CASSIE: Well, I would bet it has in part to do with the fact that exercise can help reduce inflammation.  But I love that you said that and we need to point out, we're not saying get them back in the game.  It's not that, you know, get tough and get back out there like some generations did.  But, a safe exercise.  I have a question too that I had thought of here as you're talking.  Let's just say there's a football player, high school softball player, who’s had two or three concussions.  How much more prone, if at all, is your head to another concussion?  Are you more susceptible because you've had a couple?

DR. LEWIS: Yes, absolutely.  And that's one of the questions that people often ask me.  How many concussions before I have to pull my kid out of the game?  I mean out of the sport.  So you know, there's some good evidence that three or more documented concussions raises your risk for long term problems.  You know, cognitive problems.  But there's no hard and fast rule.  Some people could have 10 concussions and be perfectly fine and other people, one concussion can be debilitating for life.  So I think there's a big genetic component, but I think environmentally, you know, it gets back to again: what's one person's lifestyle?  It's, you know, if they're exercising on a regular basis, if they're eating healthy, not eating the sugars, and doing the right things,  that's the only good way forward. We don't have any particular solid answers and science yet.

DARLENE:  So another question: I think a lot of parents, or at least I think as a parent I would have that thought thinking this:  If my son or daughter had a concussion, ”What is the future possible problem with not only learning, but also with kind of their personality”?  Is there any research that talks about that? You must know all the research by now.

CASSIE: Probably did the research.

DARLENE: Probably did the research.  That's right.

DR. LEWIS: Well, there's a lot of good people out there doing a lot of great research. I just actually blanked on what was the question behind that?  You've got me thrown off with the research.

CASSIE: That's all right. I think what we're saying is like could you be more prone to depression or personality changes after?

DR. LEWIS: Well actually, all right, you know when you bring up a great point.  And a great area that we'll we can talk about for a moment.

CASSIE:  Alright, on that note then I think I have to cut you off, Dr. Lewis.   I'm going to blame it on the producer. She's given me the signal but I really want to come back and talk about this.  So, man this hour is flying by.  Before we do take our final break, I want to say thank you to all of our listeners tuning in to Dishing Up Nutrition today.  And if by the time this show is over, which is shortly, if you still have more questions about brain health, brain injuries, concussions, I really encourage you to pick up Dr. Michael Lewis’ bestselling book called When Brains Collide: what every athlete and parents should know about the prevention and treatment of concussions and head injuries. As we kind of joked about at the beginning of the show, it is a long title.  But that's because it truly is filled with a lot of valuable information.  And don't go away because we'll be talking more with Dr. Lewis on the backside of this break.

DARLENE: Welcome back to Dishing Up Nutrition. You know, to celebrate spring, we're offering many of our popular 90 minute classes for only $10.  You know, in the past when we offered our regular classes for only $10 they filled up quickly. So if you want to save your seat, you know, here's some ideas.   Five Steps to Boost Metabolism, or we have a class called Stress Food and You, or Eating To Reduce Pain and Inflammation.  So if you want a spot, I suggest that you sign up today.  You know some go to weightandwellness.com and you can sign up online or you can just call us and we'll do it for you.  So our number is (651) 699-3438. And we also have some additional savings. And today's the last day.  It's on our supplements.  We're taking 15% off on nutritional counseling on their appointments.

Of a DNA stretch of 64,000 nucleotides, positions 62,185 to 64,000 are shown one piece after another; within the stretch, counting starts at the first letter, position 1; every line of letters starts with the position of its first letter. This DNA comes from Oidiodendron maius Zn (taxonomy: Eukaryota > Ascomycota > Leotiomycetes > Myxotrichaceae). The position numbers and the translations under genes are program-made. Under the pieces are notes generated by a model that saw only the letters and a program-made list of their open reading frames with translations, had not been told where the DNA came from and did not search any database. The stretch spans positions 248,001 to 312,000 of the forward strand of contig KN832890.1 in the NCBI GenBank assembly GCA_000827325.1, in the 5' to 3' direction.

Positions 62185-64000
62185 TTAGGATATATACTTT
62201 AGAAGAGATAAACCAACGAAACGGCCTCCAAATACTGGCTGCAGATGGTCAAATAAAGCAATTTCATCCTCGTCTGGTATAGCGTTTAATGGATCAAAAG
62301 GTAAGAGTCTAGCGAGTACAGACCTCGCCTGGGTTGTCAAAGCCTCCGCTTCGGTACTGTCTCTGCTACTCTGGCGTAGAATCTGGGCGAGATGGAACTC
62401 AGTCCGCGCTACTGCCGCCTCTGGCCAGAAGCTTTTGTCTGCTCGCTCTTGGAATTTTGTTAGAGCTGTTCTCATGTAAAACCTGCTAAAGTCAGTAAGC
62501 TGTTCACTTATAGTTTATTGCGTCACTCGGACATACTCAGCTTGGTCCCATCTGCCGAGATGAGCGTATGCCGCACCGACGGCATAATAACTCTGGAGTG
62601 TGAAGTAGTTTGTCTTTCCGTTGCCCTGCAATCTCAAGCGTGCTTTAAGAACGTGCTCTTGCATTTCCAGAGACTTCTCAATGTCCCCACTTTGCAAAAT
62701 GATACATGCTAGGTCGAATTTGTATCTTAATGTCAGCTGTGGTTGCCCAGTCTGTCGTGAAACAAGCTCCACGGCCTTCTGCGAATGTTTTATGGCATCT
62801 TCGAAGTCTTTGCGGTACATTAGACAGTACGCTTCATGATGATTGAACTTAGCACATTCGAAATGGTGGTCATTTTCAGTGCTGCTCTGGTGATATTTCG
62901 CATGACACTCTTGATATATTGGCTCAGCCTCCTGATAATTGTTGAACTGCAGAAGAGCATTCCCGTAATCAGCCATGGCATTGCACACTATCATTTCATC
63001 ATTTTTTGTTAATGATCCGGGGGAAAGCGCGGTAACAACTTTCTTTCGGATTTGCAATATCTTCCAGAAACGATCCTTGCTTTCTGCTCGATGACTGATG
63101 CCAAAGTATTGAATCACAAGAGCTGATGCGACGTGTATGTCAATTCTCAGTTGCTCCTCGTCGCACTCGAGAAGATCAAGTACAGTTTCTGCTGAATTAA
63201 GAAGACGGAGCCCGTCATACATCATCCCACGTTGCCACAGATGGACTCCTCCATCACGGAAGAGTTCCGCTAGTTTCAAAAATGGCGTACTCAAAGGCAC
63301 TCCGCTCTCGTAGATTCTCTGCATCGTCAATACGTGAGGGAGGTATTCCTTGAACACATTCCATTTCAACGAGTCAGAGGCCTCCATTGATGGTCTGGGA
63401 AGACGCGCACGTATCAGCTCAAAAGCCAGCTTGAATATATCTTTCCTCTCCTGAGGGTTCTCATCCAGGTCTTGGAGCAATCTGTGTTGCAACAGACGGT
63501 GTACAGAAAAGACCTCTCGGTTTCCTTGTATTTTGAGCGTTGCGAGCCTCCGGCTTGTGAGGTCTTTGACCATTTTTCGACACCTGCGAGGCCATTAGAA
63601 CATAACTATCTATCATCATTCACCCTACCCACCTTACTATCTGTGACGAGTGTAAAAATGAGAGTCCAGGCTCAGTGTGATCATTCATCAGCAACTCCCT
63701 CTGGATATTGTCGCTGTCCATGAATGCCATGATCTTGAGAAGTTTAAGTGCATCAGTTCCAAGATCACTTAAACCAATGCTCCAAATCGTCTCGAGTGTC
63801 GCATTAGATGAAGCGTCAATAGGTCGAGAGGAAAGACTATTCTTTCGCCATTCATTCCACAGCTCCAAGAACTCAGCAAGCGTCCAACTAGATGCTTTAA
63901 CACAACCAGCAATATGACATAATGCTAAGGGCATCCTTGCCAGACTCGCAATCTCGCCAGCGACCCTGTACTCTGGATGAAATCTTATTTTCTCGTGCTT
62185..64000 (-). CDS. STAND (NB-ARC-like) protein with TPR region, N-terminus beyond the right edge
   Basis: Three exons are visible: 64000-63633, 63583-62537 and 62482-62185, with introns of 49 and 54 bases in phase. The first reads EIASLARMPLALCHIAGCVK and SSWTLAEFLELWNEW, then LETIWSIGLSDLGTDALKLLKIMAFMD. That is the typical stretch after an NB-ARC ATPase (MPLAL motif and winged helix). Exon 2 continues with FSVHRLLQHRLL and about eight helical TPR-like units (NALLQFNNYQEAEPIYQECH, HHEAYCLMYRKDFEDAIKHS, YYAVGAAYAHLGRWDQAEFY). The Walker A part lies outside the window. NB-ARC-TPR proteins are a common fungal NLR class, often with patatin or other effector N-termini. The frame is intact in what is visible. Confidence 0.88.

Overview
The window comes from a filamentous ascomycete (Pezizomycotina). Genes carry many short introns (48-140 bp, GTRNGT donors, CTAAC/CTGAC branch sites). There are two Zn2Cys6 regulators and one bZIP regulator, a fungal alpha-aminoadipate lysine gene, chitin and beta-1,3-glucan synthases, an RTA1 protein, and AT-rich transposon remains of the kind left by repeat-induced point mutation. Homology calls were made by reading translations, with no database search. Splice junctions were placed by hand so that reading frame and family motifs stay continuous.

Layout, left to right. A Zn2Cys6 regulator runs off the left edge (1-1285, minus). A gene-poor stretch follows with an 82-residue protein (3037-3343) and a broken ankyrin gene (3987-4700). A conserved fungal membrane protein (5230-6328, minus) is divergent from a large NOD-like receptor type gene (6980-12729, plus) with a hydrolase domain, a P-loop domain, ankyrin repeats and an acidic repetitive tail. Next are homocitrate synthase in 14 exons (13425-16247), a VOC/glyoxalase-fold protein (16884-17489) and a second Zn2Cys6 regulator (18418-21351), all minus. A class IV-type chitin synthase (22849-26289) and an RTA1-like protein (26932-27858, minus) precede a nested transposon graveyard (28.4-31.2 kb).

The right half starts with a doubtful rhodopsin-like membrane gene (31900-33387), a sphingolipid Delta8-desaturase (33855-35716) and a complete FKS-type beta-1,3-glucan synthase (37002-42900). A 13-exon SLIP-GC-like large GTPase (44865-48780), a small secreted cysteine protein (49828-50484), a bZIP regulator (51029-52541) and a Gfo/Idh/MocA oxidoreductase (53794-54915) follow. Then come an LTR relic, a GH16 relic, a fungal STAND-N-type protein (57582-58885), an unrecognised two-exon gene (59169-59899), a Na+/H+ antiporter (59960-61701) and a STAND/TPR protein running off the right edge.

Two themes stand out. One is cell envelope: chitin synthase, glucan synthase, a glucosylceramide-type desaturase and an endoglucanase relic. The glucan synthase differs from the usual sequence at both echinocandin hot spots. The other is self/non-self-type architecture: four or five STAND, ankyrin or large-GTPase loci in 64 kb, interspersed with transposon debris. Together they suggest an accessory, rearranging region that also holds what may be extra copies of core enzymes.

CASSIE: And that’s a big savings when you take 15% off that initial consultation. That's a great deal.

DARLENE:  So don't miss out on any of these specials. And again, just call (651) 699-3438. And so we're back with Dr. Lewis hopefully.

CASSIE: We still have you there, Dr. Lewis?

DR. LEWIS: Yep, you do. I haven’t run away yet.

DARLENE: So we have some more questions for you.

CASSIE: I cut him off because we had one more commercial break there that I blamed on Hope over there on the other side of the screen. What was that conversation that I interrupted?  Now, I forgot.

DR. LEWIS: Well the question was more about mood changes associated with concussions.  Which kind of lead me down the line of talking about what to look for after a concussion.

DR. LEWIS: I always kind of not pick on it, but I always kind target teenagers, and particularly, not just the teenagers but moms. Cause I don't convince moms and wives can change the world.

CASSIE: I like that.

DR. LEWIS: But you know, so what to look for.  You know, the obvious ones, you know that somebody has had a big blow to the head and all that. That's obvious. But sometimes you don't know.  Sometimes say it happened at practice and the kid didn't tell anybody.  And now you've got a teenager who's become moody and irritable and maybe even a personality change.  And you know, that should be a red flag. The other red flag is, you know, kids are doing really well in school, straight-A student who now all the sudden struggling in class or even failing classes: another big red flag.  But I'll say, typically what I say is, when we were looking at… what are the issues with chronic concussion that aren't getting better? You know, and it's really three big ones that kind of stand out a lot. Headaches are really common.  But even more common is just sort of overwhelming fatigue and brain fog.  Just can't think.  And the way I always describe it is it's like having a head cold without the runny nose. You know, when you just don't feel like doing anything.  You just want to crawl back in bed. You can't think, you don't want to think it, you know. So, it's like a head cold without the runny nose is the way I describe it.